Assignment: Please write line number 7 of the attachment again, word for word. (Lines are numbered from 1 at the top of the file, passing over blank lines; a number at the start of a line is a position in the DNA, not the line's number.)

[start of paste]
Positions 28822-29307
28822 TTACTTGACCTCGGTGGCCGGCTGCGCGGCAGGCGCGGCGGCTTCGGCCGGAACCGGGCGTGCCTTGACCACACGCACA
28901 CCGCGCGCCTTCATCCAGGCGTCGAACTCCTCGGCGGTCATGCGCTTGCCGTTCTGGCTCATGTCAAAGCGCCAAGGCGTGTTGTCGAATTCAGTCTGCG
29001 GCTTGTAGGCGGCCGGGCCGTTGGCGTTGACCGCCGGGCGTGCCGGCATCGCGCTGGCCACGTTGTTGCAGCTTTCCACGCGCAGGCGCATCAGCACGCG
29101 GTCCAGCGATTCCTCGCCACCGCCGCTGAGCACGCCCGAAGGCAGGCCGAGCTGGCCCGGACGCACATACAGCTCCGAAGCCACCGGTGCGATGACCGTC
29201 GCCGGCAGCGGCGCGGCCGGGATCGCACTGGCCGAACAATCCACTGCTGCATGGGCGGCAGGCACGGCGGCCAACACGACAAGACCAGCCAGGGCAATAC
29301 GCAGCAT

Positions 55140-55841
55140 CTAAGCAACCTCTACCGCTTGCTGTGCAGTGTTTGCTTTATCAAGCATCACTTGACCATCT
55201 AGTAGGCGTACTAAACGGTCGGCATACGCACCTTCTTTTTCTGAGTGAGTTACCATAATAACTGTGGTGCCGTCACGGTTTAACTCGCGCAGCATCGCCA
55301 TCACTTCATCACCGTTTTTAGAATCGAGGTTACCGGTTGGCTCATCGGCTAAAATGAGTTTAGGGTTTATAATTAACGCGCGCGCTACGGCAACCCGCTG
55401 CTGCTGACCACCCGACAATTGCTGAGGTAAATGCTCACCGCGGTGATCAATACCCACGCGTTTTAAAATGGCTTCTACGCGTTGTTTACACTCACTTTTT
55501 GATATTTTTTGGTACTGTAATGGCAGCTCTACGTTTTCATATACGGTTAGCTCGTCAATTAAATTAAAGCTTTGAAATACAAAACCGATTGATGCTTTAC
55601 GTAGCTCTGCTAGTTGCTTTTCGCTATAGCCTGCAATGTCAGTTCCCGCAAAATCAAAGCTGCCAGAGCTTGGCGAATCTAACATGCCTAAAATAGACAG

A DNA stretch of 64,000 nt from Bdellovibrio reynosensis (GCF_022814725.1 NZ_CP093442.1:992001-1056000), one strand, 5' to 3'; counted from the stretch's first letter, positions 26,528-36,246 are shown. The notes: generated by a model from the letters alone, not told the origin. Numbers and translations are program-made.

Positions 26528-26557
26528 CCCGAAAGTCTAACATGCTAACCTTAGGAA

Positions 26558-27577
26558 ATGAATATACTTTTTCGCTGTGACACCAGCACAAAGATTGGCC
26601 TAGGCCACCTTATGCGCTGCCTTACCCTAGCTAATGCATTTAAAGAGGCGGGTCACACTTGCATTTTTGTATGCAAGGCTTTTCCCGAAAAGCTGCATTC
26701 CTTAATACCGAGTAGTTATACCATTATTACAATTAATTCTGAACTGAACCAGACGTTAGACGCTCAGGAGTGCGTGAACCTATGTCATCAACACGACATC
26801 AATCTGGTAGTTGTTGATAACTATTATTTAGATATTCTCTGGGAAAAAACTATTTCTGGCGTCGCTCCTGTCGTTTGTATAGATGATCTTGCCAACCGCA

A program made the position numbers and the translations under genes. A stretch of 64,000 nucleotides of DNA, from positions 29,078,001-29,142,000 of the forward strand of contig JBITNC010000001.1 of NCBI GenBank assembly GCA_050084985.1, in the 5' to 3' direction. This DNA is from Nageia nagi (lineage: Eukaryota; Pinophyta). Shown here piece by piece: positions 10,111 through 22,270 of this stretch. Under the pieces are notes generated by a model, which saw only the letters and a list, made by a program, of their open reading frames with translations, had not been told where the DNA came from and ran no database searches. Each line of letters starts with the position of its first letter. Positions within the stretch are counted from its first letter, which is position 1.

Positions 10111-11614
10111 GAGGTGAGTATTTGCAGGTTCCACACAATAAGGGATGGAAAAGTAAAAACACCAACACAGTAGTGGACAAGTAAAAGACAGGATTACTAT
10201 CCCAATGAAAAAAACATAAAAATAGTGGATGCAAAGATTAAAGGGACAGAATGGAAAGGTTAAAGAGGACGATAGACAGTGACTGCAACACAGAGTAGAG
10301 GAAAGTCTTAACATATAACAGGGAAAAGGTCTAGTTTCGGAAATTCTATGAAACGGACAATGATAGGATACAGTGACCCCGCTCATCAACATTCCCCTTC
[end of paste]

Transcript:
29301 GCAGCAT